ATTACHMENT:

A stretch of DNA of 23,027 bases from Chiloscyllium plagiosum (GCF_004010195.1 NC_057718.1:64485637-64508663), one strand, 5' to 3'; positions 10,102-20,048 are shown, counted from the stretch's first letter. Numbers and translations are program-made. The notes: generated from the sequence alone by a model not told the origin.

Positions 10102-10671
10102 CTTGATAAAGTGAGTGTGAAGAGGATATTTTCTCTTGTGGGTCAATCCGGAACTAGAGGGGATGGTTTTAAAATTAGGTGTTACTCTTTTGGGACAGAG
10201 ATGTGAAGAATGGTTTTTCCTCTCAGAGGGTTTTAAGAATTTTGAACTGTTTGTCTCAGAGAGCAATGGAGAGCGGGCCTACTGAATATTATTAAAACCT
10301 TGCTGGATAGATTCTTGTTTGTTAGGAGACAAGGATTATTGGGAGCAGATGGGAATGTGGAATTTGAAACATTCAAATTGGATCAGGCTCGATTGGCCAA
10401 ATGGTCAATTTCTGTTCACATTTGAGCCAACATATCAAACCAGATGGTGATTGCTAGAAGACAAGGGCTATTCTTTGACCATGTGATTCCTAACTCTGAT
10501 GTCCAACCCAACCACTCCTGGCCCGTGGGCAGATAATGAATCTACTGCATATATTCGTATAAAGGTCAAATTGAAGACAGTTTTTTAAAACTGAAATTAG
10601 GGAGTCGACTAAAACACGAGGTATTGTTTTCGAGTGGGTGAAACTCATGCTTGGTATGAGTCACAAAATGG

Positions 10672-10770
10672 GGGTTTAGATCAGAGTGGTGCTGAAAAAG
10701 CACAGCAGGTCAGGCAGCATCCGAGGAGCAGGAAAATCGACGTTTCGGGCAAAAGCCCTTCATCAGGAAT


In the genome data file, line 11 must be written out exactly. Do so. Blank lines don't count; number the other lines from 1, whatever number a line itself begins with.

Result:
10701 CACAGCAGGTCAGGCAGCATCCGAGGAGCAGGAAAATCGACGTTTCGGGCAAAAGCCCTTCATCAGGAAT